The Romance Reviews

The Romance Reviews

A Spell in Provence

A Spell in Provence

Sunday, 29 May 2016

DANCING FOR THE DEVIL AND THE OULED NAIL DANCERS


 SWORD DANCE, Book 3 of the historical romance trilogy DANCING FOR THE DEVIL, was recently released by Áccent Press. Like the first two books in the series – DREAM CATCHER and BLUE BONNETS – it mostly takes place in the far north of Scotland, so you may wonder why I'm writing a post about Algeria's infamous Ouled Nail dancers. Algeria is a long, long way from Scotland!

Well, here is why. THE DREAM CATCHER, the first novel in my DANCING FOR THE DEVIL trilogy, features Rose Saintclair, an unconventional heroine born and brought up in Bou Saada, an oasis in the Sahara desert. This was where many dancers from the Berber tribe Ouled Nail lived and worked.

The Ouled Nail were made famous by painters such as Etienne Dinet, who settled in Bou Saada in the late nineteenth century and who, like so many other visitors to North Africa, was fascinated by them. The Ouled Nails were trained since their girlhood in the art of dancing. They left their villages to earn a living in market towns and usually returned home after ten to fifteen years, when they had saved enough money to settled down and get married.
Unlike most women in Algeria, they were always unveiled and wore heavy make up. Their eyes were lined with kohl, their hair was braided on both sides of the face, and adorned by elaborate headdresses. Their costume featured voluminous and colourful skirts, lots of necklaces, charms and bracelets. These bracelets often had studs and spikes which the girls used to defend themselves against the unwelcome attentions of overexcited spectators.

The Ouled Nail literally wore their wealth on their person, usually in their long necklaces, sawn into their skirts and shawls, or on their headdress. This made them easy preys to unscrupulous thugs and many were attacked and robbed.

The girls usually danced in pairs. Their style has often been described as 'earthy', and it was often the case that after several dances in costume, the dancers would retire behind a screen, only to reappear completely naked, except for headdress and jewellery, to continue their performance.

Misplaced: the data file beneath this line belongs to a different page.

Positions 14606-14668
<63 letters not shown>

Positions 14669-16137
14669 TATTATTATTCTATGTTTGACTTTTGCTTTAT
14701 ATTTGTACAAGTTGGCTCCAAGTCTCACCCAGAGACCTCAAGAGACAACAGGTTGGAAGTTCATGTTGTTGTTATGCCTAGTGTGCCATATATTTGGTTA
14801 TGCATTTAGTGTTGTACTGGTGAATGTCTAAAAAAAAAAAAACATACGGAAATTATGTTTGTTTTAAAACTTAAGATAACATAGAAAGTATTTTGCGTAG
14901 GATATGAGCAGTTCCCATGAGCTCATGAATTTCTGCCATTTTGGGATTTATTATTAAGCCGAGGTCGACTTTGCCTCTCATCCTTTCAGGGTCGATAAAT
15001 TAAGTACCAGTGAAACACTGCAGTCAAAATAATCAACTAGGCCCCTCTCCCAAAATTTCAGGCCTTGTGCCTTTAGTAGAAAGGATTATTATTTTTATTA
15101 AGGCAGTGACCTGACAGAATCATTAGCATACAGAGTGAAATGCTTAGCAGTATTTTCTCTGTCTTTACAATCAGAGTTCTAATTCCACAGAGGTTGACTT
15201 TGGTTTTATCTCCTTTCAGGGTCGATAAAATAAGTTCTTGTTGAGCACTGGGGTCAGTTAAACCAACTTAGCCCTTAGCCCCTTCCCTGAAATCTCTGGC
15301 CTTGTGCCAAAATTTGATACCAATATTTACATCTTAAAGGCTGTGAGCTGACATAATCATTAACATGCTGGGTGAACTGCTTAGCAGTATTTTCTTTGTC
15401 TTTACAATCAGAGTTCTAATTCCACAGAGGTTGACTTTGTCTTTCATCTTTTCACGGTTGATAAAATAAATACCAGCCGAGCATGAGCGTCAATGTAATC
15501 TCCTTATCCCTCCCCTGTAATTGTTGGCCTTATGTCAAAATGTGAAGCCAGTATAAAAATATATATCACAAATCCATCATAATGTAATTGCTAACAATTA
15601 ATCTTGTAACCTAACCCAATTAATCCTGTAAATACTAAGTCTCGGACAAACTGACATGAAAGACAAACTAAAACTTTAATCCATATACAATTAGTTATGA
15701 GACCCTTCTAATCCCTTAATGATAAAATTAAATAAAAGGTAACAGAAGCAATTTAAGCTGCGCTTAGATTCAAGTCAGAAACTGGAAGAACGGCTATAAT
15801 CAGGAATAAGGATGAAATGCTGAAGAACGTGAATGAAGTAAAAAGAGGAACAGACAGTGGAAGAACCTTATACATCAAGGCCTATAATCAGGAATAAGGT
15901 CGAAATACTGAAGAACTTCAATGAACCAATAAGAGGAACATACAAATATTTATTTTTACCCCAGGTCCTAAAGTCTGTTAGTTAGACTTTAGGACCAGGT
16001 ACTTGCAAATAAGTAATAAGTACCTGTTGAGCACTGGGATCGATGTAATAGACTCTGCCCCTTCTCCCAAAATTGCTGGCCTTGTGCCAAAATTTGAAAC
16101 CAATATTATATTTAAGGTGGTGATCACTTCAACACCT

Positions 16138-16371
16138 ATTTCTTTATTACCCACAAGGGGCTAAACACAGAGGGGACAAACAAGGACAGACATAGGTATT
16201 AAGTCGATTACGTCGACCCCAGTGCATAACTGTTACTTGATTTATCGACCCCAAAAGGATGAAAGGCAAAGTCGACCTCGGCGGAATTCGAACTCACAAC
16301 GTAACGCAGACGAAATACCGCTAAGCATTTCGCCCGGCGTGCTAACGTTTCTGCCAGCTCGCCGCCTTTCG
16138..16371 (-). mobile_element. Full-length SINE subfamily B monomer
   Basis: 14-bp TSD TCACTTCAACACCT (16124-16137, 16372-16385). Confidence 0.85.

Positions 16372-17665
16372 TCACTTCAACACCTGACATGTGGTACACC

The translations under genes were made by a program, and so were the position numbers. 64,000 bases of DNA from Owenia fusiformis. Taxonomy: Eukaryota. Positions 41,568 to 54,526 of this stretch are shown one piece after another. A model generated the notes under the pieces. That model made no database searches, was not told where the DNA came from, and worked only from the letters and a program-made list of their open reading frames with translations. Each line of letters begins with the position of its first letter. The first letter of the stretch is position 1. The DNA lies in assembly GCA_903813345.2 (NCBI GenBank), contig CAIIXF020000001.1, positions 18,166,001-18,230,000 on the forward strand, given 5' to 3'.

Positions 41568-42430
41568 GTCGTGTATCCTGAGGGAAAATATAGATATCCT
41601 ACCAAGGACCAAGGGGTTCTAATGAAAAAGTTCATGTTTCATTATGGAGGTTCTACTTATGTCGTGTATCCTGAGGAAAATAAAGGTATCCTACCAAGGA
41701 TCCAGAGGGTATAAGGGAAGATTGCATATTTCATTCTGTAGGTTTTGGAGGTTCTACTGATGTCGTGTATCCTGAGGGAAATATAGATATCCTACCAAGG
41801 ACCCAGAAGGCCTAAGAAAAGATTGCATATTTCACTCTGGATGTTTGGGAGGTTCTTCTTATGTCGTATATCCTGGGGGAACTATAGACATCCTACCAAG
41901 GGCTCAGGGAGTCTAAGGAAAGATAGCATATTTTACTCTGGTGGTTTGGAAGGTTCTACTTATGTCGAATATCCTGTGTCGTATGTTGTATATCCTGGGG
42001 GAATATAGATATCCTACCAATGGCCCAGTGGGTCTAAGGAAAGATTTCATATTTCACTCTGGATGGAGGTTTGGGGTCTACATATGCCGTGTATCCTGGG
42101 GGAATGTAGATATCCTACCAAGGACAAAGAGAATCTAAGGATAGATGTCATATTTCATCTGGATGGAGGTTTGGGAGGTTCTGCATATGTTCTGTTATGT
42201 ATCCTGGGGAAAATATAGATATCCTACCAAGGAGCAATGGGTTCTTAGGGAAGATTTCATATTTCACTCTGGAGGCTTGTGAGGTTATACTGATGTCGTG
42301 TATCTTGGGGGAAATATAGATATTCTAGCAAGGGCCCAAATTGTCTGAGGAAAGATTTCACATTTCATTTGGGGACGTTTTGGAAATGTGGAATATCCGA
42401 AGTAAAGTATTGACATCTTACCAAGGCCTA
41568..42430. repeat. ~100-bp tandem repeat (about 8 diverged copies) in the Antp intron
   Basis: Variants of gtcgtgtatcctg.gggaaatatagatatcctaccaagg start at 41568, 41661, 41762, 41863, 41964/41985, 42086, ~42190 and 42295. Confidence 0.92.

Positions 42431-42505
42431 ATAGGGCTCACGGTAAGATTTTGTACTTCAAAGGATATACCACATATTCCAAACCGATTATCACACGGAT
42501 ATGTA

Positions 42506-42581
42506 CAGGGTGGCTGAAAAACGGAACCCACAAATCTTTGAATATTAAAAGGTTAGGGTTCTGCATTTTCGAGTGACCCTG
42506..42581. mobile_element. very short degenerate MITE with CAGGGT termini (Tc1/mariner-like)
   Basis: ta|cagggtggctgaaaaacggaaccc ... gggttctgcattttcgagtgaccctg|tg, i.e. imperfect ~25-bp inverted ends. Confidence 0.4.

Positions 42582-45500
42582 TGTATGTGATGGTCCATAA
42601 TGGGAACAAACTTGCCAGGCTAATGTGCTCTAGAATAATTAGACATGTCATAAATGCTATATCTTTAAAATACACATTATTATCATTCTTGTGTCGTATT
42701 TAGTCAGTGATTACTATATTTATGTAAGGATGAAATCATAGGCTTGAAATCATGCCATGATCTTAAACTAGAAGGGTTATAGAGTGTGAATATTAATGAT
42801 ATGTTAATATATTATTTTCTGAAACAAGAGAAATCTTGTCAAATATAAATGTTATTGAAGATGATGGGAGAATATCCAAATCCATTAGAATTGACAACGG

An Ouled Nail Dancer by  Etienne Dinet
Ted Shawn, the famous American dancer and choreographer, saw the Ouled Nail in the early 1900's and is quoted to have said that their dancing could not be called suggestive 'because it left nothing to the imagination'.

Rose Saintclair, the heroine in DANCING FOR THE DEVIL, learnt the art of dancing like a Ouled Nail from one of her childhood friends.  However now she is married to Cameron McRae, one of Scotland's richest landowners, she has to forget all about that most unsuitable skill...Or does she? 

And to carry on the theme of dancing, DANCING FOR THE DEVIL was published in three parts, each one with the title of a Highland dance.

THE DREAM CATCHER

Blurb

Can her love heal his haunted heart?

Cape Wrath, Scotland, November 1847.

Bruce McGunn is a man as brutal and unforgiving as his land in the far North of Scotland. Discharged from the army where he was known as the claymore devil, haunted by the spectres of his fallen comrades and convinced he is going mad, he is running out of time to save his estate from the machinations of Cameron McRae, heir to the McGunn's ancestral enemies. When the clipper carrying McRae’s new bride is caught in a violent storm and docks at Wrath harbour, Bruce decides to revert to the old ways and hold the clipper and the woman to ransom. However, far from the spoilt heiress he expected, Rose is genuine, funny and vulnerable - a ray of sunshine in the long, harsh winter that has become his life.

But Rose is determined to escape Wrath and its proud master - the man she calls McGlum.



DREAM CATCHER is the first in the DANCING FOR THE DEVIL trilogy and is followed by BLUE BONNETS and SWORD DANCE.



It is available both as an ebook and paperback from

http://www.amazon.co.uk/Dream-Catcher-Dancing-Devil-Book-ebook-y/dp/B017D73N0Q/ref=asap_bc?ie=UTF8








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